(5) Increase public access to publicly owned areas of the shorelines;
(6) Increase recreational opportunities for the public in the shoreline;
(7) Provide for any other element as defined in RCW 90.58.100 deemed appropriate or necessary."]
Get involved.
Use of structures and methods which create an environment from which odors emanate that are so strong as to prevent the public's enjoyment of the tidelands and shorelines is only one example showing how this industry is out of control. Pierce County agrees that laws promoting this need to change and will become active in the state to change this lopsided interpretation of a law intended benefit all in the state, not just a few corporations.

Wednesday, September 11, 2019

Pierce County Shoreline Master Program Update: Taylor Shellfish Still Not Happy

Pierce County Shoreline Master Program Update:
Council members approve amendment the Growth Management Hearings Board requested (4 yes, 2 no). Taylor Shellfish still complains they are too restrictive. Majority of council members say the state needs to act in order to protect Puget Sound's tidelands and estuaries from impacts aquaculture creates with 2 voting "No" and with others saying they are only voting "Yes" because the state law is forcing them to.

Video link is on the right side of this link:

Taylor Shellfish's Diane Cooper complains not enough has been done:
(1:33:30 - states the update is still too restrictive, referring to Taylor's August 28 letter outlining what more they want to have changed)
(1:52:20 - believes because impacts have been occurring historically they should be allowed to continue; believes science created for the industry supports 40,000 PVC pipes/acre are just fine)

Council members comment, most saying state laws which promote 40,000+ PVC pipes/acre in Puget Sound need to be changed.
1:36:44 - Derek Young spoke passionately for most about how he is only voting "yes" because state law is forcing him to, believing estuaries and tidelands are being adversely impacted by aquaculture. That the state is speaking of banning plastic bags and straws, while allowing PVC and grow-out bags for aquaculture is "maddening."
1:41:46 - Council Member McCune has seen impacts to estuaries and habitat, and how that impacts fish populations, and agrees with Council Member Young.
1:43:51 - Council Woman Ladenburg agrees with both previous speakers and that geoduck "farming" is not justifiable. Impacts are harmful, shorelines are pristine, and this is harmful, leaving for future generations a problem. She voted "No".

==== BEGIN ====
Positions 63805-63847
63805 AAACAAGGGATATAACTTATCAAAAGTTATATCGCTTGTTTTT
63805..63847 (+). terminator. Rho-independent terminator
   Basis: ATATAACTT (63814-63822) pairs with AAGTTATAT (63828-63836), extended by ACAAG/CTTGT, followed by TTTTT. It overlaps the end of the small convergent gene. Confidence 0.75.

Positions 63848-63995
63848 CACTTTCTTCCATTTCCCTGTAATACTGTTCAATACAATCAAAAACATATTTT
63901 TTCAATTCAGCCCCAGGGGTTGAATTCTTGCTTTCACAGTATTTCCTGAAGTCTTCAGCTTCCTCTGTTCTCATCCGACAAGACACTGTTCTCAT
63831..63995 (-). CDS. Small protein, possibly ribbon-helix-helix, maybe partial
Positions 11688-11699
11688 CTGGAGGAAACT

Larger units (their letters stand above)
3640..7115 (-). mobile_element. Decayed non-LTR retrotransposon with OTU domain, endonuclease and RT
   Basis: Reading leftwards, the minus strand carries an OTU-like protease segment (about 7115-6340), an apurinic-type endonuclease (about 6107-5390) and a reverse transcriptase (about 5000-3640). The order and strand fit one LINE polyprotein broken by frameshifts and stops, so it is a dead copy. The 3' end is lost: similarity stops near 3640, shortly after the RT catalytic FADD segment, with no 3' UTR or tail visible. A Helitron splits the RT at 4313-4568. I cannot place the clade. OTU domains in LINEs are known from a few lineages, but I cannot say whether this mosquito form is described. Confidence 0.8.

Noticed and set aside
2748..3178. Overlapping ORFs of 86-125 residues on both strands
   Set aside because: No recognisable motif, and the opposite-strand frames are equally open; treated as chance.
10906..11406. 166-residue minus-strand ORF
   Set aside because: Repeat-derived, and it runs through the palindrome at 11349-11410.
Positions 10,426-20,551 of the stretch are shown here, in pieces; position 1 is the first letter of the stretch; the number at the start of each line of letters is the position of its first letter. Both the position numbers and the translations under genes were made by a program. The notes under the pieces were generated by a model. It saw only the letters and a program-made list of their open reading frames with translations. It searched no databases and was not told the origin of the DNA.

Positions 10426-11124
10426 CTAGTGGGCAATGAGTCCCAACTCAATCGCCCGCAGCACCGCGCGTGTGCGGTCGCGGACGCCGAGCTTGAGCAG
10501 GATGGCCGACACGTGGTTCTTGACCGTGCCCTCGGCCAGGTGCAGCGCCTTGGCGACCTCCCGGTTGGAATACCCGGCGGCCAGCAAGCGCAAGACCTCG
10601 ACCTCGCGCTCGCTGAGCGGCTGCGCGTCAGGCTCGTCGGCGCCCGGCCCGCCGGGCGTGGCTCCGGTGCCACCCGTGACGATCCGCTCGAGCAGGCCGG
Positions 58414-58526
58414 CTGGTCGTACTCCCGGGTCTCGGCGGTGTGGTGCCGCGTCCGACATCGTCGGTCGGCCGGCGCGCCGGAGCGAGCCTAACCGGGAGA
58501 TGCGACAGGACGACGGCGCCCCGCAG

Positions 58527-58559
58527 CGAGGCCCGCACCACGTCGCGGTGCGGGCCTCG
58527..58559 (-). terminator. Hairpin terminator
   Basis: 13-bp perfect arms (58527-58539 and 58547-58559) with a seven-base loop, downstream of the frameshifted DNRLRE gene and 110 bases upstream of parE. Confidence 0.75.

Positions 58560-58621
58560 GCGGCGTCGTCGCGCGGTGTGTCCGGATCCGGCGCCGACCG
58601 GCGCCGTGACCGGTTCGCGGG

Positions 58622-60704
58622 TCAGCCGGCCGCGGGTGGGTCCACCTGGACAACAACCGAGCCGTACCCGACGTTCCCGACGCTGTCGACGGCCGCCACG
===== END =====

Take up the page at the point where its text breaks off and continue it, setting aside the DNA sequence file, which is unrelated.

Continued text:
1:46:10 - Councilman Morell expresses concerns about further appeals and lawsuits from the shellfish industry. [Given Taylor's testimony, this appears possible.] He voted "No".

Get involved. The shellfish industry views Puget Sound's tideland areas as little more than a template for profits. Their use of plastics and means of harvesting does impact the intertidal area. And they want more.

Monday, September 9, 2019

Pierce County Shoreline Master Program Update: Final Decision by Council

Public testimony regarding Pierce County's SMP Update will be taken at the meeting or online. 
(See here: 
SMP Update vote by Pierce County Council
September 10, 3PM
930 Tacoma Avenue South, Room 1045
Tacoma, WA 98402
(See meeting information here: 

After an appeal to the Growth Management Hearings Board by the shellfish industry's Taylor Shellfish, Seattle Shellfish, and, the Foss family's North Bay Partners (who leases tidelands to Taylor Shellfish) a decision by the Growth Management Hearings Board found Pierce County's updated Shoreline Master Program (SMP) to be too restrictive. As a result, a number of sections and amendments were dropped, some changed, others left as is. Generally, oversight of aquaculture has been made far more favorable to the industry. On the other hand, the GMHB did clarify that aquaculture does not have a priority over any other water dependent uses.
(See decision here: http://www.gmhb.wa.gov/Global/RenderPDF?source=casedocument&id=6516)
(See decision on a request for reconsideration here: http://www.gmhb.wa.gov/Global/RenderPDF?source=casedocument&id=6553)

After a public hearing was held August 19 by the Community Development Committee, and testimony heard, they recommended a "Do Pass".
(See information on that meeting here:

Generally, oversight of aquaculture has been made far more favorable to the industry and state wide interests (however that is defined) were prioritized over the local interest. On the other hand, the GMHB did clarify that aquaculture does not have a priority over any other water dependent uses. 

Many people  devoted a great deal of time and effort in trying to ensure the marine habitat of Pierce County is preserved as best as possible. The aquaculture industry, and tideland owners who benefit financially from developments in their tidelands, devoted a great deal of money to ensuring their needs were met. Tomorrow, the Council will decide if they will accept what the GMHB has told them to.

Other legal efforts continue, some at a state level, others at the national level, with the goal being to preserve and protect the critical marine habitat unique to Puget Sound.

Tuesday, September 3, 2019

September 17 - Wheels of law turn slowly: Final arguments to be heard on Army Corps' permitting.

Is this the future of Puget Sound's intertidal area?
Final oral arguments will be heard September 17 at 9:00 AM in the Seattle Federal Courthouse, at 700 Stewart Street, on whether the Army Corps' issuance of Nationwide Permit 48's which allowed for expansion of aquaculture in Puget Sound's intertidal area was in violation of the National Environmental Policy Act (NEPA), the Clean Water Act (CWA) and/or the Administrative Procedure Act (APA). 

Originally filed in June of 2015, a number of legal steps have been taken, with the case slowly moving through the legal system. Arguments and counter arguments have been heard, volumes of papers and documents have been filed, culminating in the final hearing to be heard September 17.

At the core, the argument is permits approved and the process by which they were approved has resulted in a significant adverse impact to Puget Sound's intertidal habitat area. An area unique to Puget Sound and an area which native species depend on for survival, moving up the food chain to the highest levels.

After the oral arguments are heard, it is expected the Court will take up to 4 months to determine where the priorities of the Army Corps' permitting process should be: on the protection, preservation and restoration of marine habitat, or the economics of aquaculture.